Thoughts on becoming

I am in a study group for people planning to take the Cicerone exam this year.  It is being held by one of our distributors and most the people in the group work for the distributor.  Everyone in the group is a busy person. Either they are a rep or brand manager for the distributor or like me, they are a decision maker at a bar/restaurant.  This group and the test are major commitments.   They not only have jobs but families as well. So, for most of the people taking it, the goal is simply to pass the test to put the title on your resume.

That means during the class, the leader, who has passed the test, gets, “Will this be on the test?” when he gives out information.  I understand, these people are busy and they are trying to improve themselves professionally and make themselves stand out from the crowd at their company.  It never occurs to me to ask that question.  This isn’t a value judgment, but I’m just in the room for a different reason.

Some people find their thing when they are young.  How many times have we read a story about a successful doctor, scientist, lawyer, or teacher who says they always knew that is what they wanted to be.  From an early age, they pushed themselves to become the thing that they are and they love their life.

Then there are some people for who, becoming is the whole point of life.  It takes these people a while to find their thing.  Sometimes, however, when these people find their thing, they treasure it more than the ones who’ve always known.  The people who find their thing later in life value the thing because finding it is the point of their journey.  For them, finding their thing isn’t the end of the journey, but the next phase of it.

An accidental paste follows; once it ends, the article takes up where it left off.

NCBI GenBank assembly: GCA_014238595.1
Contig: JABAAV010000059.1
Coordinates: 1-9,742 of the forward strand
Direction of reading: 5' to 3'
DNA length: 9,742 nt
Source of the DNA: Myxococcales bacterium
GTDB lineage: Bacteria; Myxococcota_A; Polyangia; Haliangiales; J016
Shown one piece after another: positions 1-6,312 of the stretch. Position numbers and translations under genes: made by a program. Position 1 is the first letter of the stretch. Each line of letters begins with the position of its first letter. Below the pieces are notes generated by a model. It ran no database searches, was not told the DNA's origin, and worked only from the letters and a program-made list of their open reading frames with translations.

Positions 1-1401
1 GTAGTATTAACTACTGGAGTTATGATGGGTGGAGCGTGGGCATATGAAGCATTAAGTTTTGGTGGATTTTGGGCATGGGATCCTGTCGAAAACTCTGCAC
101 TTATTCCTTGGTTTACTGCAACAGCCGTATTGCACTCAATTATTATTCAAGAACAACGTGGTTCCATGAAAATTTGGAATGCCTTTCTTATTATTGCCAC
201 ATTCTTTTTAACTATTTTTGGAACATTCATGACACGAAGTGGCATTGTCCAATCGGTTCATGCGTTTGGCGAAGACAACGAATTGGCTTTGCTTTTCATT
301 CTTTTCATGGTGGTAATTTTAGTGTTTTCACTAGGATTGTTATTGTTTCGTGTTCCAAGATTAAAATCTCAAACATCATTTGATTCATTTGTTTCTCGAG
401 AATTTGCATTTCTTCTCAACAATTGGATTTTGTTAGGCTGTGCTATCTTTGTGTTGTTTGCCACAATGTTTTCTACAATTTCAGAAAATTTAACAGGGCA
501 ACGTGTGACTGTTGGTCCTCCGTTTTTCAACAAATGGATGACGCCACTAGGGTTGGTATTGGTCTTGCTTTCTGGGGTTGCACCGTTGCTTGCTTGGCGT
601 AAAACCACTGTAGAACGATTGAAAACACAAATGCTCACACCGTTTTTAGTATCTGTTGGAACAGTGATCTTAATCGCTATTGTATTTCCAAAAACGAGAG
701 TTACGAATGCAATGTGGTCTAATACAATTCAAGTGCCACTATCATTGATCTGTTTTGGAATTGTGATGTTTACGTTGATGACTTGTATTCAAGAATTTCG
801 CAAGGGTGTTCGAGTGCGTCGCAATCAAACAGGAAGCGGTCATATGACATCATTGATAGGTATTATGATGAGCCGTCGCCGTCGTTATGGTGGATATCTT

For me, the Cicerone exam isn’t an end.  It is a line of demarcation in a journey that will take me to whatever it is that I’m to become before I die.  I work in craft beer not because I expect to make lots of money from it or get famous because of it.  I work in craft beer because I find the whole thing interesting.  From beer itself, how it is brewed, and how subtle changes in just 4 ingredients can affect the look and taste of what we drink; to the laws that govern beer and alcohol in this country; all the way to how craft beer culture often reflects the best and worst of American culture at large.

Yes, I want to ace the Cicerone test.  I want to do it to learn as much as possible about beer and to continue my journey of becoming who I am.  Getting as high a score as possible will prove to myself that I have a good knowledge of beer and a base for the writing and work I want to continue in the industry.